But while I have no wish to say or write anything that may upset those who do feel uncomfortable in their bodies, I find it utterly bewildering that the Edinburgh Parliament has decided any Scot over the age of 16 should have the right to be legally recognised as a member of whichever sex he or she chooses. Furthermore, most Scots agree with me, if we’re to believe the findings of opinion polls.
Of course, I may risk exaggerating how important this is, since only a very small minority is affected. Nor am I wholly convinced by the Westminster Government’s argument that its plan to block the measure is based purely on constitutional objections, which have nothing to do with the culture war.
But I reckon it matters a great deal, insofar as it’s symptomatic of a mass retreat from reality in Western democracies, which can only lead to trouble. In a nutshell, the problem is that if the facts don’t suit how we feel, too many of us simply refuse to face them.
Take the current wave of strikes in the public sector, which seem to be founded on the fantasy that the Treasury has limitless funds at its disposal, while only the meanness of the wicked Tories prevents the Government from meeting even the most exorbitant pay demand.
Who cares about the so-called objective fact that national debt already stands at about £2.3 trillion? La, la, la. Not listening.
Meanwhile in France, whose government is even more deeply in debt than ours, riot police were out in force yesterday to control a nationwide wave of furious protests against President Macron’s plan to raise the pension age — from a mere 62 to a not much more elderly 64!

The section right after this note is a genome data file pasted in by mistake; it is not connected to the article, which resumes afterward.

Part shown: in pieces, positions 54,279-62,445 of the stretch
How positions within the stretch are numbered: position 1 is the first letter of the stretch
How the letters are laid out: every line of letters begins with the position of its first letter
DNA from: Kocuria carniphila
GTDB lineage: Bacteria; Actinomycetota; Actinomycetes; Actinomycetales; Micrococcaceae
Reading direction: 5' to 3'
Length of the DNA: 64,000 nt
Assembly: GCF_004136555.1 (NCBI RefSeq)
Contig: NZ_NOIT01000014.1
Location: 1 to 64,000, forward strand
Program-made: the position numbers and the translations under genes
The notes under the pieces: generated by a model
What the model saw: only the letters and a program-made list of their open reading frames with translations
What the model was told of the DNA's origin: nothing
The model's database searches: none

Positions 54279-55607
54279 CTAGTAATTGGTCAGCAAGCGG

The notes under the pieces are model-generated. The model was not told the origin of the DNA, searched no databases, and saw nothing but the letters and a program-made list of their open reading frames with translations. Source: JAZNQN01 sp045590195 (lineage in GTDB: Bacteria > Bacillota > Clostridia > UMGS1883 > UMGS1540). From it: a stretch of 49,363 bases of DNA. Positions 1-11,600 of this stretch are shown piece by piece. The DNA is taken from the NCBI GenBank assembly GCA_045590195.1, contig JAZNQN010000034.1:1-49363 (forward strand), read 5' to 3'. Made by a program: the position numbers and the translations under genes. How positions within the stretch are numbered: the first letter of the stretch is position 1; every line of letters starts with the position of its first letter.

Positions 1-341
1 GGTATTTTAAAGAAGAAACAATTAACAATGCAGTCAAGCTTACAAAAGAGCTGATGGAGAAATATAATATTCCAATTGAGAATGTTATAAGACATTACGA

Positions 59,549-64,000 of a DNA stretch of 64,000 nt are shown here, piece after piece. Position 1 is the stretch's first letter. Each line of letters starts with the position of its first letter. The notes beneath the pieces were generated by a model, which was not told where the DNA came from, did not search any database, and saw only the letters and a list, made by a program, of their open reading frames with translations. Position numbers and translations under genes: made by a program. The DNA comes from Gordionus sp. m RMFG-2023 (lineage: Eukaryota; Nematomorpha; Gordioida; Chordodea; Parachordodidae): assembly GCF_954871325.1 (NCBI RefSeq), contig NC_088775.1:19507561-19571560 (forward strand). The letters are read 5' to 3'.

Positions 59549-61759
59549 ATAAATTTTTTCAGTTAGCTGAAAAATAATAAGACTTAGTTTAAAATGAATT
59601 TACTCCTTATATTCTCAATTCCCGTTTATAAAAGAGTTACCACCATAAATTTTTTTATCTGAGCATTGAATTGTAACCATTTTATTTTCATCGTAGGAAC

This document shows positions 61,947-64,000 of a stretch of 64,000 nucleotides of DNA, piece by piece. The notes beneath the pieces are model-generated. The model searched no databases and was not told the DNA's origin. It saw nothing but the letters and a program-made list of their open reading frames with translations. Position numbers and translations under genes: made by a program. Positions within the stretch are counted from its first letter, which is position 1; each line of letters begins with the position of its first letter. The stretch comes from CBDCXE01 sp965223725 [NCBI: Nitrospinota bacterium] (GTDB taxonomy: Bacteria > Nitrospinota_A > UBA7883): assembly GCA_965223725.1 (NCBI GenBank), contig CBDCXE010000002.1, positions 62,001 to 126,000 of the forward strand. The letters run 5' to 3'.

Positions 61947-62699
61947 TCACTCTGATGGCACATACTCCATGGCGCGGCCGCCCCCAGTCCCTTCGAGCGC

As for the verifiable truth that average life expectancy there has shot up to more than 82 years over recent decades — adding billions to the cost of pensions — well, who cares a damn about reality when it clashes with workers’ wishes?
It’s the same with our NHS. Far too many — including politicians, who should know better — still cling to the fantasy that most of its problems would be solved if only the Government shovelled more cash into this unwieldly behemoth’s ever-gaping maw. Never mind the fact that this theory has been proved wrong, again and again, as successive governments (including Rishi Sunak’s) have poured record sums into it.
And what about the reality that the service offered by Whitehall departments and their offshoots has markedly deteriorated since civil servants in their droves started working from home?
As successive studies have shown, we have to wait ever longer for officials to answer the phone, if they answer it at all, while too often they’re unable to help because they’re miles from the place where the relevant documents are held.
So will they face the fact that they can’t do their job as efficiently from the kitchen table as they could from their office desks? Come off it! This is 2023, where nothing is true unless we want it to be.
Or take the Government’s extraordinarily ambitious targets for the UK to go carbon neutral by 2050, and to ban the sale of all new petrol and diesel cars by 2030. Who cares that the projected costs are astronomical, while barely a moment’s thought appears to have been given to the infrastructure that will be needed?
For that matter, who cares that a carbon-neutral UK would have barely any measurable impact on global warming, when even today, the country contributes only 1 per cent to the world’s carbon emissions.
If people choose to believe that we can make a difference, politicians seem to believe, then give them green policies — even if this means ignoring reality.
Indeed, I could go on citing examples almost for ever, if only I had the space.
As for Spare, in which Prince Harry gives us his truth, the book has been widely described as the fastest-selling non-fiction book in history. But is this really an objective fact? I’m not questioning the phenomenal sales figures. But shouldn’t we quarrel with the term ‘non-fiction’?